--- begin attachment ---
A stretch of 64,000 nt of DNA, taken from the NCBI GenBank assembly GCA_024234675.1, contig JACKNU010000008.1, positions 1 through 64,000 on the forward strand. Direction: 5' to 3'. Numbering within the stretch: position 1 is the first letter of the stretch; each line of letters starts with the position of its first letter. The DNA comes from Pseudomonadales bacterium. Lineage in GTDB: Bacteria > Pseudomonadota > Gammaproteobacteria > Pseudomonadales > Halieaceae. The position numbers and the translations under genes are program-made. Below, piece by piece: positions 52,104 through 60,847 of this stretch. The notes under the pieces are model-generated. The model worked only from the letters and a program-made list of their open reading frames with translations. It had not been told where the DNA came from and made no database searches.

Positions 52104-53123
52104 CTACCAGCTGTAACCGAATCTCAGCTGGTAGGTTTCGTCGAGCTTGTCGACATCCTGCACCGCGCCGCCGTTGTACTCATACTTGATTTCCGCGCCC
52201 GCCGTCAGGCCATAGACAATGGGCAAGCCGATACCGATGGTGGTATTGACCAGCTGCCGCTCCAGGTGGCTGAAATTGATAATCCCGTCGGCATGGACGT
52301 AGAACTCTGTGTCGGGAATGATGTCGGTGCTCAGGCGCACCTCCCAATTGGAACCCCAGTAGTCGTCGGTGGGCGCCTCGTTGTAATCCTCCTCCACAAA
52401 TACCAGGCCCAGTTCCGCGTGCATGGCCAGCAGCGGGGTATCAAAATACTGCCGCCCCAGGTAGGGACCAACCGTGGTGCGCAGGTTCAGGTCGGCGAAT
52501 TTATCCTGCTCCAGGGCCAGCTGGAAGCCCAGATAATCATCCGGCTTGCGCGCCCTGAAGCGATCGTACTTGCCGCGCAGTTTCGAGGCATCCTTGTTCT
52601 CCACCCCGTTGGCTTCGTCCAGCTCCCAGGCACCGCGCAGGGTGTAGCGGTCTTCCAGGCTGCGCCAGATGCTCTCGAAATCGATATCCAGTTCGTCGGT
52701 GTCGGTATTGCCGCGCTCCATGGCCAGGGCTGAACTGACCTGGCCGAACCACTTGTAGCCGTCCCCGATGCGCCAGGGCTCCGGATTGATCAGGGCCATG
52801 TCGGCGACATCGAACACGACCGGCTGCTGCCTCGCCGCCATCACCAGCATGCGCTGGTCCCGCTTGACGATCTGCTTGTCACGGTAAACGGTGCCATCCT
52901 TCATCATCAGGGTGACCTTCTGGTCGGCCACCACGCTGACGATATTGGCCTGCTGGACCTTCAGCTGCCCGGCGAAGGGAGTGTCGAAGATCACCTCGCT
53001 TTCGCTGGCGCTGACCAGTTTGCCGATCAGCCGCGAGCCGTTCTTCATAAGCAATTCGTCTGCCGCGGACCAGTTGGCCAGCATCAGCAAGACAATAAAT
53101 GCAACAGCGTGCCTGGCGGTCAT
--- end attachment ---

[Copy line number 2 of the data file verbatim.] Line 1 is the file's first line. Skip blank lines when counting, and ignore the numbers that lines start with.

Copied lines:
Positions 52104-53123